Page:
DEFRAGGING THE SCANDISK

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DEFRAGGING THE SCANDISK

All this talk about the mathematical concept of infinity
As if it was a numbers game
Real numbers, that is
Not those sets of integers
Or Cardinalities
Favoured by the current crop of God-botherers
Lemniscate my arse
Stop going on and on and on
Infinity is not a number
When you’re gone, you’re fucking gone

HAROLD PINTER WAS AT THE ROYAL COURT TODAY

I  I was at the Royal Court today and saw Harold Pinter

2  Oh yeah?

I  He spoke to me.

2  What did he say?

I  Asked me where the loo was.

2  No, he fucking didn’t.

I  You’re right, he didn’t.

2  He asked that American shitbag  Le Butt…Le Bute…Labute

I  How do you know?

2  He told me.

I  Who…Labute?

2..Yeah.

I  No, he didn’t.

2  You’re right, he didn’t.  He wasn’t even there. Fuck, I wasn’t even there.

OLD MATTRESSES

OLD MATTRESSES

They have raised a highway

Across our valley

And landscaped it

With blocks of windowed concrete.

Beneath, the river strangles itself

With shopping trolleys

And bits of old bicycles

Worn-out mattresses

And smashed-up pallets are everywhere

While a bloated condom

Flutters by on a piece of driftwood.

Painted hoarding-women

With rotating eyes

Compete for attention

With pram-pushing young love,

Their stilettos tap-dancing the hard shoulder

On a clear day

Juggernauts gleam in the sun

And rolled-up tabloids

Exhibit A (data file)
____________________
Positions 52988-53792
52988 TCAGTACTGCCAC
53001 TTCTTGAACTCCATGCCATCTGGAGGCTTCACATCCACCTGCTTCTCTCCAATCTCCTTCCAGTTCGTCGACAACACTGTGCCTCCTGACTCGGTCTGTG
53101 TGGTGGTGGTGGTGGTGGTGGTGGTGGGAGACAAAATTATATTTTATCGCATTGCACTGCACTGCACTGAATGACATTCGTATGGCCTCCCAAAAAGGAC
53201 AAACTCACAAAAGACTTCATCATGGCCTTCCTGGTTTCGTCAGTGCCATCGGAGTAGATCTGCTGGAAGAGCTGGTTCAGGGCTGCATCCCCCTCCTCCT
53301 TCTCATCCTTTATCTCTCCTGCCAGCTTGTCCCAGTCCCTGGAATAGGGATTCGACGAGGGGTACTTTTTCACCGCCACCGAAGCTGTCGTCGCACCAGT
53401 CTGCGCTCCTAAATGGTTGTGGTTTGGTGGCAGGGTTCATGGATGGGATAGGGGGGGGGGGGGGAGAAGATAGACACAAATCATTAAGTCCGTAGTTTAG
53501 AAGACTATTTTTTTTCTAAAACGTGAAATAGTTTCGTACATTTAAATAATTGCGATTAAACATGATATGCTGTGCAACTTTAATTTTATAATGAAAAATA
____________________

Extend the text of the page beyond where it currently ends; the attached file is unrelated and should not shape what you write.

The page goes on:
Tell tall tales about Royalty

Or football….and Sex

0n A Ruined Farm Near The ‘His Master’s Voice Gramophone Factory’ – Poem by George Orwell

ON A RUINED FARM NEAR HIS MASTER’S VOICE GRAMOPHONE FACTORY    by George Orwell

As I stand at the lichened gate
With warring worlds on either hand —
To left the black and budless trees,
The empty sties, the barns that stand

Like tumbling skeletons — and to right
The factory-towers, white and clear
Like distant, glittering cities seen
From a ship’s rail — as I stand here,

I feel, and with a sharper pang,
My mortal sickness; how I give
My heart to weak and stuffless ghosts,
And with the living cannot live.

The acid smoke has soured the fields,
And browned the few and windworn flowers;
But there, where steel and concrete soar
In dizzy, geometric towers —

There, where the tapering cranes sweep round,
And great wheels turn, and trains roar by
Like strong, low-headed brutes of steel —
There is my world, my home; yet why

So alien still? For I can neither
Dwell in that world, nor turn again
To scythe and spade, but only loiter
Among the trees the smoke has slain.

Yet when the trees were young, men still
Could choose their path — the winged soul,
Not cursed with double doubts, could fly,
Arrow-like to a foreseen goal;

And they who planned those soaring towers,
They too have set their spirit free;
To them their glittering world can bring
Faith, and accepted destiny;

But none to me as I stand here
Between two countries, both-ways torn,
And moveless still, like Buridan’s donkey
Between the water and the corn.

George Orwell

THE MIDNIGHT MUSE

INSPIRATION

The midnight muse does not wait
For the lure of silver at someone’s gate
Nor the rattle of chains in rust-red splendour
As the moonlight beams on the night so tender.
The midnight muse has something strange to tell;
‘Silence is violence’
Say the damned in hell
To speak is to live not bound by chains
When an empty silence is all that remains

IN NORTH CAROLINA

NORTH CAROLINA TREES
Tall pines, straight as railway sleepers,
Stun me with their skinny beauty
Some of these were old
When Abraham Lincoln was barely knee high.
And it is even possible that George Washington
Touched one or two as he rode by.
Durham was young when these pines first sprouted life
As were Raleigh, Charlotte, and Queensboro et al
Perhaps it was the Redcoats who seeded this lush terrain
Beauty shipped all the way
From England’s green and pleasant land
To conceal the carnage of their long and murderous campaign.